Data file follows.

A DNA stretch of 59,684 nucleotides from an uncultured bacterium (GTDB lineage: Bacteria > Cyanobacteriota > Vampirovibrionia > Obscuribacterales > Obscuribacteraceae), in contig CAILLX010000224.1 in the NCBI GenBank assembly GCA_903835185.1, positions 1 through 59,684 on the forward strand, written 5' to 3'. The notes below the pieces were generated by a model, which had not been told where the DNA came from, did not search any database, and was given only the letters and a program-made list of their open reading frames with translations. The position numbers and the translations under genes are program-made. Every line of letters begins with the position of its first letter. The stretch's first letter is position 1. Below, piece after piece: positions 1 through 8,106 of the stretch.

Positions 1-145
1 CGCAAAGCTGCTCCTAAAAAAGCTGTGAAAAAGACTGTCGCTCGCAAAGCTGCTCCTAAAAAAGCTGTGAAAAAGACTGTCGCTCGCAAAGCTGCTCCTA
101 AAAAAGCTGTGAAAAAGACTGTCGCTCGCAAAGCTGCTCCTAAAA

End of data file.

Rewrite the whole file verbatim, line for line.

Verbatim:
A DNA stretch of 59,684 nucleotides from an uncultured bacterium (GTDB lineage: Bacteria > Cyanobacteriota > Vampirovibrionia > Obscuribacterales > Obscuribacteraceae), in contig CAILLX010000224.1 in the NCBI GenBank assembly GCA_903835185.1, positions 1 through 59,684 on the forward strand, written 5' to 3'. The notes below the pieces were generated by a model, which had not been told where the DNA came from, did not search any database, and was given only the letters and a program-made list of their open reading frames with translations. The position numbers and the translations under genes are program-made. Every line of letters begins with the position of its first letter. The stretch's first letter is position 1. Below, piece after piece: positions 1 through 8,106 of the stretch.

Positions 1-145
1 CGCAAAGCTGCTCCTAAAAAAGCTGTGAAAAAGACTGTCGCTCGCAAAGCTGCTCCTAAAAAAGCTGTGAAAAAGACTGTCGCTCGCAAAGCTGCTCCTA
101 AAAAAGCTGTGAAAAAGACTGTCGCTCGCAAAGCTGCTCCTAAAA